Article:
WRONG desires prevent us from getting what we really want and need. From experience, I can say this is certainly true. A few years ago I found myself falling in love with someone who worked for the same company that I did. He was attractive, intelligent, and lots of fun to be with. And it was clear that he felt the same way about me. He was exactly the kind of person I would have liked to date except for one thing: he was married.
Although our compatibility made the situation very tempting, my deep-seated conviction that it wouldn't be right to date a married man helped to prevent our friendship from becoming an affair. I also knew within my heart that a romantic relationship with someone who already had a commitment to a wife and family could never really be truly fulfilling.
At the same time, I really cared for this man. I was afraid that without him I would miss out on one of the best and most exciting friendships I had ever had. I spent almost a year vacillating about the relationship. And I prayed whenever I felt guilty about my strong feelings and the emotional intimacy I shared with my friend. But sometimes I thought how unfair the whole thing was. I had never met anyone so perfect for me before. It seemed unjust for me to miss out on something that seemed truly good. I
often compared the men I was dating to this special friend, and they always came up short in my eyes. One evening I was talking with a close friend of mine. She said to me, ``You know this is never going to give you what you really want." That was just what I needed to hear! For the first time I clearly understood that I wanted a husband of my own, not somebody else's. I didn't want anything that wasn't rightfully mine. This realization enabled me to turn wholeheartedly to God to free myself from this wron gful longing.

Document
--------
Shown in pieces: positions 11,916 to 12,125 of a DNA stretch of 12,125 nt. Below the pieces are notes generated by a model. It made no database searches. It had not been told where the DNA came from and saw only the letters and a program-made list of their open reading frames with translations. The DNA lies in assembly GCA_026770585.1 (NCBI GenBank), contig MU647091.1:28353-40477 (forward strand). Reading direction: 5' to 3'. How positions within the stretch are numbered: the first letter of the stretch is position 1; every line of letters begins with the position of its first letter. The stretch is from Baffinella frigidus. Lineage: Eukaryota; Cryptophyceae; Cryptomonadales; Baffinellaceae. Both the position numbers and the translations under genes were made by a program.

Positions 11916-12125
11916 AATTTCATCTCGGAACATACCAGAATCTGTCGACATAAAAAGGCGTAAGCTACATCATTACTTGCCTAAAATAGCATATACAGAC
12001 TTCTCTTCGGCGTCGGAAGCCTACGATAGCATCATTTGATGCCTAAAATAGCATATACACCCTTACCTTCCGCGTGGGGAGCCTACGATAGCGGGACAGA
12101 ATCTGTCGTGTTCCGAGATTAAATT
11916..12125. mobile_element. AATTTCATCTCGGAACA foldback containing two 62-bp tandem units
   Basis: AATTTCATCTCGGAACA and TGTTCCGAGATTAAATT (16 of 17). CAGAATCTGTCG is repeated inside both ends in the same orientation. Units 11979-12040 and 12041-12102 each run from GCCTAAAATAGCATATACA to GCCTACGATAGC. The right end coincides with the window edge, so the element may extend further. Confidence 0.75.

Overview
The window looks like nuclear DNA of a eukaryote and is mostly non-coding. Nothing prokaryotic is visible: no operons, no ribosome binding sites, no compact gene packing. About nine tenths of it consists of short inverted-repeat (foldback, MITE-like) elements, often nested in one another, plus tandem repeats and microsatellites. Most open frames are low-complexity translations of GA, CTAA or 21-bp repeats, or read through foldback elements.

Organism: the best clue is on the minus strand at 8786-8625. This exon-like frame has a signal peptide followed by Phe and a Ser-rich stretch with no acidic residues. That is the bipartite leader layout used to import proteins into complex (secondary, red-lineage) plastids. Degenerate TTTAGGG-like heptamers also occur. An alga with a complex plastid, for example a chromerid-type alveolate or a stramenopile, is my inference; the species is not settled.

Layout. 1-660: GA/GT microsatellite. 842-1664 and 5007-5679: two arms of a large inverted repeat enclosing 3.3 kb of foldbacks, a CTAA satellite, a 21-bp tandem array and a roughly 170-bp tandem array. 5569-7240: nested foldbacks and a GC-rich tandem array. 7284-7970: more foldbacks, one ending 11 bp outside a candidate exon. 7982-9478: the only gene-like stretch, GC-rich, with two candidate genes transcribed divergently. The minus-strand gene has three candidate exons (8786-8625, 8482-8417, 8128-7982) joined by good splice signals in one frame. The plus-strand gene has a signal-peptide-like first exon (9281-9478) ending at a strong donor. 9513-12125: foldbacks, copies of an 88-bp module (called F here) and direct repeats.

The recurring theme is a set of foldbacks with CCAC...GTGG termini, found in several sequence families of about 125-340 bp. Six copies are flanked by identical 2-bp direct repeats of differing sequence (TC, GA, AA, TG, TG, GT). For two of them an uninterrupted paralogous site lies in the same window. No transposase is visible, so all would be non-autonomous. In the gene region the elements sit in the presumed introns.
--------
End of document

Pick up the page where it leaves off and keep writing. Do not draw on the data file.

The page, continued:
One of the Ten Commandments found in Exodus in the Bible includes these words, ``. . . thou shalt not covet thy neighbour's wife." I didn't want to break a commandment from God by desiring someone else's husband. The Commandments and Christ Jesus' teachings, when we obey them, protect us and maintain our happiness. I began to see more clearly how truly unnatural it is to want something that, if I was honest about it, I knew would bring only unhappiness to all involved. But I also realized that I didn't h ave to feel any lack. God loves each one of His children impartially, and individually. He doesn't give to one and withhold from another.
Mary Baker Eddy, the Discoverer and Founder of Christian Science, writes in her book Science and Health with Key to the Scriptures, ``Chastity is the cement of civilization and progress." Chastity includes the concept of decency. Actively living in accord with moral decency brings stability and progress to our lives. After praying in this way, I felt sure that letting go of wrong desires wouldn't deprive me of anything good. On the contrary, it would give me what was really beneficial to my life.
Soon after this I had lunch with my friend. It was obvious that a change had taken place in our relationship. The immoral desires and sexual tension had been completely eradicated on both sides, but every good and pure element of the friendship remained. As an added bonus, within a very short time I met the man who later became my husband. He is everything I could ever have asked for in a spouse--and more.
Wouldn't it be wonderful if each of us could experience a pure and satisfying love? Well, it's more than a possibility; it's a Biblical promise. The truths that were proved in my life, when I was ready to turn to them, are available to all, impartially and individually. No one is ever left out of God's all-encompassing love.